Tuesday, 31 July 2012
Post-break up rock bottom. Everyday feels like that. Everyday that goes by without a phone call or a romantic knock on the door stings a little more. Going through the dreary, mundane day-to-day wears on your body and spirit, and your life becomes very hazy and darkly introspective. After weeks of this, rock bottom plays the role of salvation; it can only get better from there.
My SO and I had been dating for nearly three years, from my Junior year of High School to shortly after Thanksgiving during my Sophomore year of college. In short, we broke up over religious differences and we stayed broken up because we had each become very different people in the last few months of our relationship and were no longer good for each other...and another girl had become involved.
The day I hit rock bottom I woke up as I did every other morning: on the couch with the TV still on from the night before and likely Shmirnoff Ice as well on the coffee table (How. Pathetic). That morning I also woke up with the strongest desire to make a very dramatic last gesture in an attempt to get my boyfriend back! I semi-put myself together and drove over to his apartment with no warning or idea if he was even home.
Everything small thing that happened during the entire lead up to his front door went just as I needed it to and everything was quickly falling into place. The rush was unmatchable. His roommate opened the door and I found my ex in his bathroom shaving. I immediately yammered off the entire speech I had composed on the drive over there verbatim. The climax of the event had arrived and the seconds were years waiting for his reaction. Needless to say, it was tragic.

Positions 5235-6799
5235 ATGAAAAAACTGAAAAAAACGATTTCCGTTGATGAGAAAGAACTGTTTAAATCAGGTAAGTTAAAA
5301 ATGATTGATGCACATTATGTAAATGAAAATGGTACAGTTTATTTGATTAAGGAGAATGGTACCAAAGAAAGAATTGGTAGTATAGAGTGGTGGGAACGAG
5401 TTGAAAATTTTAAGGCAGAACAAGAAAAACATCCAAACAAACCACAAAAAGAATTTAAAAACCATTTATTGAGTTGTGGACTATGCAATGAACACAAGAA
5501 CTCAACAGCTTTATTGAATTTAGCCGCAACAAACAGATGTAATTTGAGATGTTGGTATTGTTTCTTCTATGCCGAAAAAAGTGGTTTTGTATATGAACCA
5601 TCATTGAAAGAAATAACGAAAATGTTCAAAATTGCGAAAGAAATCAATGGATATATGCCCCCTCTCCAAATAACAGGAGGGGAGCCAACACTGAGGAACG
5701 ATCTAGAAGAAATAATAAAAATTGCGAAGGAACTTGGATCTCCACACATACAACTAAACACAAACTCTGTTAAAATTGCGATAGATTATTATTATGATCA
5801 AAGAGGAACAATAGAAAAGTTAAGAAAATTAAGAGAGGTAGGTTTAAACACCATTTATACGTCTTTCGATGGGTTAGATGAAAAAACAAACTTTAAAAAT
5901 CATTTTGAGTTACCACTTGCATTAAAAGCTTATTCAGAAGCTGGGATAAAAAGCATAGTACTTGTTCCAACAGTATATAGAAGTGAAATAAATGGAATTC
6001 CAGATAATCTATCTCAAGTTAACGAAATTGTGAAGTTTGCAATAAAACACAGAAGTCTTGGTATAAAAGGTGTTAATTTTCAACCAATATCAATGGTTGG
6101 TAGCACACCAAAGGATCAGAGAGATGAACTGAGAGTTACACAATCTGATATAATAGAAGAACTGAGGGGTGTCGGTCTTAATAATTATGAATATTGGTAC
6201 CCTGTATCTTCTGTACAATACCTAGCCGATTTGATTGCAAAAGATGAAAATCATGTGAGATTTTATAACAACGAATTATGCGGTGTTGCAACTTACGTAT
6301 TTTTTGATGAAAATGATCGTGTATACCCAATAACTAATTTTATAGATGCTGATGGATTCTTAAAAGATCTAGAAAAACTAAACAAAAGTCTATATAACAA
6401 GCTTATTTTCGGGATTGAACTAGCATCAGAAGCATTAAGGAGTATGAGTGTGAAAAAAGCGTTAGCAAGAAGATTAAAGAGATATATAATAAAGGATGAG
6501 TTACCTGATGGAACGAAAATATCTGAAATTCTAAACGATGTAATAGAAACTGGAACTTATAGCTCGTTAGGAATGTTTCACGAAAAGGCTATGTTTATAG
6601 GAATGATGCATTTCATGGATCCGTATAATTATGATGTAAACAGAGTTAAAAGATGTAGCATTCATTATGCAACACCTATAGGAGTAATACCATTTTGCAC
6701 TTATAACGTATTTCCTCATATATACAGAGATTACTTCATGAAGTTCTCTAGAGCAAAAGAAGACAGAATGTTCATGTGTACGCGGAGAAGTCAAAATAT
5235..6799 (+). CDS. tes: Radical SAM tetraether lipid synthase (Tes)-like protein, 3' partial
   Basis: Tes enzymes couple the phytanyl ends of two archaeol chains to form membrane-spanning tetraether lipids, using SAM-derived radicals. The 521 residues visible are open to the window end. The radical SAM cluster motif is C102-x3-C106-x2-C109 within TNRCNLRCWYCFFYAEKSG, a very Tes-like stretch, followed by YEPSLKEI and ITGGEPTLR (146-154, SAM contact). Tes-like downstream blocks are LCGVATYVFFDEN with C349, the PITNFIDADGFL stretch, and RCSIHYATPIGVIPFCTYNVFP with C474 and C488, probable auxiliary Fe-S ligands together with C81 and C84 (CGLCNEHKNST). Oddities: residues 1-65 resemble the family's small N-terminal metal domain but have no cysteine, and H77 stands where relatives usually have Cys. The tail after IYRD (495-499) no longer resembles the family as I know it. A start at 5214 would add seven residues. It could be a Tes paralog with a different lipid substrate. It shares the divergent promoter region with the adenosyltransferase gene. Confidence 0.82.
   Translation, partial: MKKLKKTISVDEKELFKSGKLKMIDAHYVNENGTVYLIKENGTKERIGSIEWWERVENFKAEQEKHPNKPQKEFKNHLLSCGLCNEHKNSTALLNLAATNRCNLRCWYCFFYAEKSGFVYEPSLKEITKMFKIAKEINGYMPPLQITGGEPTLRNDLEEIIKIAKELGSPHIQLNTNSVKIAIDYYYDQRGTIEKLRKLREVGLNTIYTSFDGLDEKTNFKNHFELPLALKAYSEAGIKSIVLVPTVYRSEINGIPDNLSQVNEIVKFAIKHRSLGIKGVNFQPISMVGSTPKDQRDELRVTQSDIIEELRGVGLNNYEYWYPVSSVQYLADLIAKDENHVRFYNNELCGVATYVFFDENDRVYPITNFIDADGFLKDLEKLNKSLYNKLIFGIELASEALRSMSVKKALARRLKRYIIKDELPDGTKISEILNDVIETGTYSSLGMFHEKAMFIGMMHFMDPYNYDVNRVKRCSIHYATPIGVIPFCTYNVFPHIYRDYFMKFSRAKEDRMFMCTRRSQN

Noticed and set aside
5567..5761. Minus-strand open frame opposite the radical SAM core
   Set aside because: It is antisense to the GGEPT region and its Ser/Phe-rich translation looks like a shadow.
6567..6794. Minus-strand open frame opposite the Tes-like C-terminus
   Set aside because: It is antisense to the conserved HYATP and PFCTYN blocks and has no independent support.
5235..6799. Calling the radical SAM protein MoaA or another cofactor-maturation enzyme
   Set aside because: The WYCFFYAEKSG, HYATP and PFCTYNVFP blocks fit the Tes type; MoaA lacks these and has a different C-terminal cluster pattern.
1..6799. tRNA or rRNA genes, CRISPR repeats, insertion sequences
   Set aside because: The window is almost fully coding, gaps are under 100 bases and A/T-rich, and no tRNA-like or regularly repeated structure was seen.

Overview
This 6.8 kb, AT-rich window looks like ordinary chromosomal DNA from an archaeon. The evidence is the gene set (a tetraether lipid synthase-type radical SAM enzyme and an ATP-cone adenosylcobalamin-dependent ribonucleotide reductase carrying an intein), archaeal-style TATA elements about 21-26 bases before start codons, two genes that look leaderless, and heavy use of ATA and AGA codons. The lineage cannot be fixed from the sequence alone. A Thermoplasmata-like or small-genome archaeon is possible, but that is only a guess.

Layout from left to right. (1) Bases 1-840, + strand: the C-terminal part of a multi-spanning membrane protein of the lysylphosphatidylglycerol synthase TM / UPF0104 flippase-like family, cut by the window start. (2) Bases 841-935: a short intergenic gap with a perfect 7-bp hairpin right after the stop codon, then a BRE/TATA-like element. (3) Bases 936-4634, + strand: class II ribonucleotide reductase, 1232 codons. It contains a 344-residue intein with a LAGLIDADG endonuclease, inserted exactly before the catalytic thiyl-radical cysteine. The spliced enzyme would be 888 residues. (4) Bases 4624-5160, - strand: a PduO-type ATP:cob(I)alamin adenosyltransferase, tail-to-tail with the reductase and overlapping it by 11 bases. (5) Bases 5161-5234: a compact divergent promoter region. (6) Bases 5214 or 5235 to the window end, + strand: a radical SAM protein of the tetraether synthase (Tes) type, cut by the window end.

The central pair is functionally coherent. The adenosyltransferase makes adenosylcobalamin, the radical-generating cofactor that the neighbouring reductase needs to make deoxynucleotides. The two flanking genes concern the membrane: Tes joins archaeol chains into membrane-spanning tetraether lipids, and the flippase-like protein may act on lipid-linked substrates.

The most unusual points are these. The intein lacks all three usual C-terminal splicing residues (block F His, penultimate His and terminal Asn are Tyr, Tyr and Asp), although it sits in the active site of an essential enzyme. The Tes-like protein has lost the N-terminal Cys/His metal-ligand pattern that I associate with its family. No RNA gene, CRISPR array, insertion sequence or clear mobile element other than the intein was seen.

The conversation ended with me learning that he and his lady had decided to be together as of the night before and that he was quite certain that he had never in fact loved me. Ouch.
The rest of the day and night was spent drunkenly crying to my girlfriends. TIP: even if you think you just need to be alone, you really need to be with your girlfriends. The next day I woke up and was re-welcomed to the sunny side of life. I got up before everyone else, cleaned myself up, and walked down the street to the grocery store to get breakfast. The healing had begun.
Like any physical wound, deep emotional ones get worse before they get better. And like physical wounds, we can be sure that this process will happen every time and we can find comfort in it. Push through, pass the time with bad TV, and have much wine and chocolate!
The fun of me sharing my stories is I get to hear yours!
What do you think the appropriate grieving period is and what do you take into account when making that decision? Have you experienced a definitive “rock bottom” moment? We are open for discussion!